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Part of what it means to be a functor between two categories is to have a map of morphisms e.g. $F$ sends $f: A \to B$ to $Ff: FA \to FB$.

Suppose $F$ is a functor from a category to itself, and that category has (some or all) exponential objects. $B^A$ intuitively corresponds to an object of morphisms $A \to B$, so I'd hope to be able to apply the morphism-mapping of the functor $F$ to get $FB^{FA}$. I can do this in $\mathbf{Set}$ in an obvious way, but I can't see how to frame that idea category-theoretically so that I might generalise it. So my questions are:

  • Under what conditions can I "internalise" the morphism map of $F$ to get a morphism $B^A \to FB^{FA}$?
  • If that doesn't work, what if I replace $B^A$ with the hom-functor of a category enriched over itself, or some other internal notion of function?
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up vote 5 down vote accepted

This difficulty is exactly the reason why enriched category theory isn't vacuous. There is a result of Kock which spells out necessary and sufficient conditions for a functor to have an enrichment – without ever mentioning internal homs! Here it is.

Definition. Let $\mathcal{C}$ be a monoidal closed category (such as a cartesian closed category). A strength for an endofunctor $T : \mathcal{C} \to \mathcal{C}$ is a natural transformation $\sigma_{X, Y} : X \otimes T Y \to T (X \otimes Y)$ satisfying these axioms: $\newcommand{\id}{\textrm{id}}$

  • $T \lambda_X \circ \sigma_{I, X} = \lambda_{T X}$, where $I$ is the monoidal unit and $\lambda_X : I \otimes X \to X$ is the unitor.

  • $\sigma_{X, Y \otimes Z} \circ (\id_X \otimes \sigma_{Y,Z}) \circ \alpha_{X,Y,T Z} = T \alpha_{X,Y,Z} \circ \sigma_{X \otimes Y, Z}$, where $\alpha_{X,Y,Z} : (X \otimes Y) \otimes Z \to X \otimes (Y \otimes Z)$ is the associator.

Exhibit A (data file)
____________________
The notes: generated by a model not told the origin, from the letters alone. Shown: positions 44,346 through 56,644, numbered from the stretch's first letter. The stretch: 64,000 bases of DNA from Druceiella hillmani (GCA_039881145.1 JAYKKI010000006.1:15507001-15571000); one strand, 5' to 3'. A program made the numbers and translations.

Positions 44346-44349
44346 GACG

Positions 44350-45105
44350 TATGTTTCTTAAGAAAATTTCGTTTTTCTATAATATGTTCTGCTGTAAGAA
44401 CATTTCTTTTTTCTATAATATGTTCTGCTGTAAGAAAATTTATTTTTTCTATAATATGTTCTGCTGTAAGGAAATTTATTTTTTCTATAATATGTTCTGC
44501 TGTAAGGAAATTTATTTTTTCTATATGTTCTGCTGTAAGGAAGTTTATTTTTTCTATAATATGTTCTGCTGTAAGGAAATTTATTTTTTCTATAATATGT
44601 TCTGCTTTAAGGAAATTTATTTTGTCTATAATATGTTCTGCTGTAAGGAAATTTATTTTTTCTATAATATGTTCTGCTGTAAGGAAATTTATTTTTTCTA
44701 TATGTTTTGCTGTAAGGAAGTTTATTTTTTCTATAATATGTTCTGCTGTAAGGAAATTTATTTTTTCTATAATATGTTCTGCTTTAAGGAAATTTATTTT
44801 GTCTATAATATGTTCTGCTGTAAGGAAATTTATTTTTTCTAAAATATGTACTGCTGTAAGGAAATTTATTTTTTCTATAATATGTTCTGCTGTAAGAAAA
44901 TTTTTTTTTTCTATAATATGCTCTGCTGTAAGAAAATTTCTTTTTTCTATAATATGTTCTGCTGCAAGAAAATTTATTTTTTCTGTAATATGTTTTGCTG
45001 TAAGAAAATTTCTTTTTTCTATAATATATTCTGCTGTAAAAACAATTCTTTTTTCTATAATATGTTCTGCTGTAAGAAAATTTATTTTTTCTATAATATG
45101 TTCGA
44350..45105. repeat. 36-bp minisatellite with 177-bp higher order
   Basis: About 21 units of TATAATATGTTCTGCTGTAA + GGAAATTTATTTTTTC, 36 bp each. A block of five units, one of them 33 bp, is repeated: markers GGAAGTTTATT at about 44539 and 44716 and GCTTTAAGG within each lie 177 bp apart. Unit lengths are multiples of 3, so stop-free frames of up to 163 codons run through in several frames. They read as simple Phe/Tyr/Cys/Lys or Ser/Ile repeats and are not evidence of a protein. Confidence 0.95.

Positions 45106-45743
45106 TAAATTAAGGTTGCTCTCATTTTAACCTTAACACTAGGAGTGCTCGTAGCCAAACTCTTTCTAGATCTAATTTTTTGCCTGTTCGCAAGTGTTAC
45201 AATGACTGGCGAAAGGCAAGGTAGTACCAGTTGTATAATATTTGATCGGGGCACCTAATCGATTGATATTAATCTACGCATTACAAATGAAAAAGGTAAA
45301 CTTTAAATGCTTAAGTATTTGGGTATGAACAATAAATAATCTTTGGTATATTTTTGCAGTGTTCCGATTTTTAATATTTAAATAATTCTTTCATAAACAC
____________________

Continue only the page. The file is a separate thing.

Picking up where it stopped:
Theorem. There is a bijection between natural transformations of type $$\sigma_{X,Y} : X \otimes T Y \to T (X \otimes Y)$$ and natural transformations of type $$t_{X,Y} : \mathcal{H}om (X, Y) \to \mathcal{H}om (T X, T Y)$$ such that $\sigma_{X,Y}$ is a strength for $T$ if and only if $t$ is an enrichment for $T$.

Proof. I briefly indicate where the bijection comes from; the details can be found in Theorem 3.2.17 of my notes. Suppose $\sigma$ is given. To construct $t$, it is enough to construct morphisms $\mathcal{H}om (X, Y) \otimes T X \to T Y$ satisfying an appropriate extranaturality condition. But there is a fairly obvious one we can use, namely $T (\textrm{ev}_{X, Y}) \circ \sigma_{\mathcal{H}om (X, Y), X}$. Conversely, given $t$, we construct $\sigma$ as the tensor–hom transpose of $t_{Y, X \otimes Y} \circ D_{X, Y}$, where $D_{X, Y} : X \to \mathcal{H}om (Y, X \otimes Y)$ is the unit of the tensor–hom adjunction.

Ultimately, however, the idea comes from the following observation: ordinary functors between cocomplete categories have a canonical comparison map between copowers (by the universal property thereof), and the same is true for enriched functors between cocomplete enriched categories, where "copower" is replaced by "tensor product". This extra structure tells us how to handle "non-discrete" families of morphisms in enriched categories.

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Some thoughts: If $F$ preserves products we can apply it to the evaluation map $e:B^{A}\times A\rightarrow B$ to get a map $F(e):F(B^{A})\times F(A)\rightarrow F(B)$, which, if $F(A)$ is also exponentiable, gives us a map $\bar{F(e)}:F(B^{A})\rightarrow F(B)^{F(A)}$ by transposition. In general, I can't think of a reason that there should be any useful morphism $B^{A}\rightarrow F(B^{A})$.

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